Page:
i'm not sure whether i should find it embarressing or funny that i have been diagnosed with 3 of the illnesses out of 5. maybe the name of the experiment should be reviewed since being mad isn't really an appropriate word to describe mental illness. anyway, it was interesting nevertheless. i dont think it was a fair experiment since they were consciously trying to hide their symptoms, which in the real world wouldnt be the case entirely. also, if they were being medicated for their problems then i am not suprised that the psychiatrists found it hard to pick the neurotypical from the disordered. regardless, i'm not sure what the experiment was trying to prove... perhaps that a lot more people are ill than what we can assume through observation? i guess it could motivate people to seek help and not be embarressed. i just answered my own question... i guess it was a good idea then...

  • Bipolar Person

    This show was s@#$.

    The so-called psychiatrists pathologised many ordinary responses to situations and the commentary about disorders was shocking

    0 out of 5

  • http://www.bipolar-edu.org Enrique 'Topo'

    Hi All, just watched the documentary in SBS Channel, Sydney. also entertained myself with your comments.

    I am a Bipolar sufferer of 22 years. Currently well self- managed and monitored with 3 visits to psychiatrist p/year and daily medication. I'm a strong believer and follower of Personalised Wellbeing Plans (PWP). In my modest opinion this was an Excellent Production which does a lot for destigmatisation and awareness of mental illness. For one recognising the prevalence of "1 in 4" that suffer.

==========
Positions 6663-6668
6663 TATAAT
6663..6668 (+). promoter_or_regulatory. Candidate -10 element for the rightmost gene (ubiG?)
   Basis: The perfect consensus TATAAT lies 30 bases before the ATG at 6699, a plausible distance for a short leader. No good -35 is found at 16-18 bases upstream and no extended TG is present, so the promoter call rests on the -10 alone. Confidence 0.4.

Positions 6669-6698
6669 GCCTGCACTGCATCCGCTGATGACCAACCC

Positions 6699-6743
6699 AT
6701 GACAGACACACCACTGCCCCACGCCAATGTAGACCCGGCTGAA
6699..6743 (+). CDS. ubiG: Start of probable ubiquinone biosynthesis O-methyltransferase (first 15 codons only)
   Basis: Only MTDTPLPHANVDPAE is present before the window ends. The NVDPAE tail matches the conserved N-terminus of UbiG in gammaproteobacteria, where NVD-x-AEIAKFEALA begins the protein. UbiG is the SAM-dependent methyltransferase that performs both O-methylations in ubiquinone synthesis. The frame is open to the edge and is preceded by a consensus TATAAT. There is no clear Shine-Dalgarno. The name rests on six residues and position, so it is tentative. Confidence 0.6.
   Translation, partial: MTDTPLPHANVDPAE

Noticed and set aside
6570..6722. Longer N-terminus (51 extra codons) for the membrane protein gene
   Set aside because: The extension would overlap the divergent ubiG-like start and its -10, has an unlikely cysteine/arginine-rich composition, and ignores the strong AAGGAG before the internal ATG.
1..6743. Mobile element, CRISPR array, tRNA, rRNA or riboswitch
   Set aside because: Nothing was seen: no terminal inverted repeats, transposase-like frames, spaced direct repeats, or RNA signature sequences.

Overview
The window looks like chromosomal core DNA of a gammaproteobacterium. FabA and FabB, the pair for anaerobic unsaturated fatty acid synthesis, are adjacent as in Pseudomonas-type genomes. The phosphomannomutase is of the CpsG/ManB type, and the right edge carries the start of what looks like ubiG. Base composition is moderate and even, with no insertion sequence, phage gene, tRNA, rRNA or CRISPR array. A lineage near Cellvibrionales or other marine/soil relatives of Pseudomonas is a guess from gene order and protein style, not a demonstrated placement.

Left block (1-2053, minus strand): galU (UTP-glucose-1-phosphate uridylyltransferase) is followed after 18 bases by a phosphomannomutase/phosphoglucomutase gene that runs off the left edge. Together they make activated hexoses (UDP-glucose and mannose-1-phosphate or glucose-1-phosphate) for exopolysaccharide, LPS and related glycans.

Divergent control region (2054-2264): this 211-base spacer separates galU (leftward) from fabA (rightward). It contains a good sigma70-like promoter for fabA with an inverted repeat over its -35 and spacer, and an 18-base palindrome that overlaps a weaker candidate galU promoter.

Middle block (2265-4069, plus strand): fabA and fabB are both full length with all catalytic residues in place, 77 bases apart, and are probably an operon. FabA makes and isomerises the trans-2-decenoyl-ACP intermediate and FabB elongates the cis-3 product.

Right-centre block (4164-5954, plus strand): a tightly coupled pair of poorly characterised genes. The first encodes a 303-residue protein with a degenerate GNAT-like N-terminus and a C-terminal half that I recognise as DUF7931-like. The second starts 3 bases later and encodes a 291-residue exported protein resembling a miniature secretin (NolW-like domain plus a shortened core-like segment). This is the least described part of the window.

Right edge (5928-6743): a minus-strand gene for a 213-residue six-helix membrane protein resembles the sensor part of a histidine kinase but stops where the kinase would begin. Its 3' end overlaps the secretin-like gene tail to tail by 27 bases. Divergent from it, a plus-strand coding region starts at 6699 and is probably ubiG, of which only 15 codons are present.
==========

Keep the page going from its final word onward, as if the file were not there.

Completely agree with Pieta's comments (above). Furthermore, one of the most important universal truths implicitly asserted by the program is: "Always be prepared for a 2nd, or 3rd or 4th opinion". We all (professionals or not professionals) are fallible! But must try and strive for excellence all the time.
    Best regards,

    BIPOLAR Education Foundation

  • http://www.bipolar-edu.org Enrique 'Topo'

    One more detail,

    Majority of Psychiatrists tend to treat the symptoms first for several months with continued observations (not 5 consecutive days) waiting for fluctuations or any radical changes. And only after 9-12 months may narrow the conclusion deciding to "diagnose".

    It is pretty obvious, they are protecting themselves and also the patients, from a wrongful diagnosis.

    Please notice above I said "majority" and not ALL! If we don't want people to be judgemental of ourselves, we should neither be judgemental of professionals!

  • Zulululu

    Ha! This show proved how wrong the system is, what a pedestal Psyches are put on, and how prevalent misdiagnosis is. Yes, it was just a show and just a snapshot but even they got it wrong, as they do daily in real life.
    As a nurse working in psyche wards, permanent care wards, and with teen self harm and post natal depression, I lost count of the patients who were just drugged up to shut them up. Suggestions such as B6 or any supplement for that matter were not only scorned but ridiculed, yet these days I have colleagues (yes, am now a practitioner) who will only prescribe supplements or alternatives - yes, they do exist...